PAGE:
In recent years I’ve criticized the National Security Agency, my former employer, for mismanagement and repeated failures. I’ve taken NSA to task for flawed leadership leading to low morale, and above all a habitual ignoring of counterintelligence that has led to numerous high-profile scandals since the agency IT contractor Edward Snowden defected to Moscow in mid-2013 with a trove of a million-plus classified documents.
Now that the mainstream media has finally noticed that NSA is in crisis, Admiral Mike Rogers, agency director since 2014, has announced he’s retiring soon. However, it should be noted that what ails NSA exists across our Intelligence Community to varying degrees, and its persistent shortcomings in counterintelligence are not unique.
Things don’t look much better at Langley, and CIA’s mistakes in the counterspy game have gotten quite a few people killed over the last decade. At the end of December 2009, at Forward Operating Base Chapman in eastern Afghanistan, a suicide bomber blew up himself and nine others: seven CIA personnel (five agency officers and two contractors) and a partner each from Jordan and Afghanistan. This was Langley’s bloodiest day in decades as well as a needless debacle. American spies were fooled by a “golden source” whom they were meeting for the first time in person: a top Al-Qa’ida operative who really was setting them up for death. This was a basic failure of counterintelligence vetting bolstered by wishful thinking.
And it was hardly an isolated incident. Back in 2011, at least a dozen Lebanese agents who were clandestinely working for the CIA, reporting on Hizballah activities, were detected and apparently killed when sloppy tradecraft led to their unmasking. Their CIA handlers employed amateurish methods—in one case texting an agent the word “PIZZA” to set up a secret meeting at a Beirut Pizza Hut—and got their helpers killed. Similarly, two decades before that, several dozen CIA agents inside Iran were identified and presumably killed when compromised communications methods by Langley led to their capture.
However, the most serious such setback in recent years occurred in China, where in 2010 the CIA’s secret agents began disappearing, never to be heard from again. As many as 20 Chinese nationals who were on the Langley payroll went silent over a two-year period; they were jailed and, in at least a dozen cases, killed. Like Tehran, Beijing has no qualms about shooting traitors. One of the unmasked spies was shot in front of colleagues, in a government courtyard, to send a message about the consequences of collaborating with American intelligence.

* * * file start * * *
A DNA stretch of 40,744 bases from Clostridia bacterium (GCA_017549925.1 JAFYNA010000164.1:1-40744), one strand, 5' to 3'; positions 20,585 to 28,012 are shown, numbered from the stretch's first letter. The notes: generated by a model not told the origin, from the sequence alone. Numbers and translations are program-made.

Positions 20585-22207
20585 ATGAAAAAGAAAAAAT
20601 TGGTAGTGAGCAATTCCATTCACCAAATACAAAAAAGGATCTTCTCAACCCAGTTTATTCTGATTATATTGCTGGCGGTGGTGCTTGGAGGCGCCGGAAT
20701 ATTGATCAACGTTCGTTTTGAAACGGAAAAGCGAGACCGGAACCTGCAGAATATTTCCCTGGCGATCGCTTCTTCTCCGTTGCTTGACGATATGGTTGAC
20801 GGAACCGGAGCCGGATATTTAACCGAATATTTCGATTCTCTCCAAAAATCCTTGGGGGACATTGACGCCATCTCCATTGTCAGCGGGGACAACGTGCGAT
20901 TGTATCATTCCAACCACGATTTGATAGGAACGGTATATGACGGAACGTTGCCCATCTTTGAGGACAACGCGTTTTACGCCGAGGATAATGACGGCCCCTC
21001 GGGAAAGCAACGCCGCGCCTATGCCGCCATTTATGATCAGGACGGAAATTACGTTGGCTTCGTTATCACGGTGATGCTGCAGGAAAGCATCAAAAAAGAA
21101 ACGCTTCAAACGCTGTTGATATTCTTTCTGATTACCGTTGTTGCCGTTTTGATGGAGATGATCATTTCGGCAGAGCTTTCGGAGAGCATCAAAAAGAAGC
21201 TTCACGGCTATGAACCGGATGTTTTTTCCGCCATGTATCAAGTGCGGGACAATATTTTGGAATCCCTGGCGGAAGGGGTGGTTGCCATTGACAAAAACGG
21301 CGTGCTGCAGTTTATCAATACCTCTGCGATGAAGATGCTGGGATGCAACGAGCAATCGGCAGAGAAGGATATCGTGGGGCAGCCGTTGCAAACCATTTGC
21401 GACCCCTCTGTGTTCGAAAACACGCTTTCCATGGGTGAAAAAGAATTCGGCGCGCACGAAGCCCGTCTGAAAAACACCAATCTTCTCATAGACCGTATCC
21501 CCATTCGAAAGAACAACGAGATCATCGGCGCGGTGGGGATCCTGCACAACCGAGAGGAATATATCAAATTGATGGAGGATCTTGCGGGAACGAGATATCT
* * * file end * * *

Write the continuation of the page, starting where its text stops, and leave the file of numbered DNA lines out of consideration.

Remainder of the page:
Such a vast compromise was an indelible sign that something had gone seriously wrong inside the CIA’s Directorate of Operations. Practically the agency’s whole clandestine network inside China was systematically dismantled by Beijing’s counterspies, with lethal consequences. To any counterintelligence veteran, this meant one of two things: Langley had a well-placed Chinese mole or the CIA’s secret communications had been compromised.
This all looked eerily like the major-league mid-1980s disaster, when more than a dozen Soviets who were spying for the CIA—many of them senior intelligence officials—were arrested and, in most cases, executed. Virtually the whole stable of CIA’s agents in Moscow was taken out in a a few months, an unmissable sign that something had gone badly wrong. Debate raged over exactly what happened, and it took nine years for counterspies to identify CIA officer Aldrich Ames as a turncoat and the culprit in most (though not all) of those losses.
By 2012, when it became obvious that something similar had happened in China, a joint CIA-FBI investigation commenced and quickly got bogged down in the usual bureaucratic rivalries plus the lack of hard evidence. Codenamed HONEY BADGER, the top-secret inquiry repeated many of the patterns that plagued what became the Ames investigation. Now, as then, CIA officials were sheepish about contemplating the possibility of a mole at Langley—something that FBI agents considered plausible—and much attention focused on possible communications compromises. Sometimes sloppy tradecraft by CIA officers in handling their Chinese sources was looked at—but could it explain the loss of 20 agents, a whole spy network?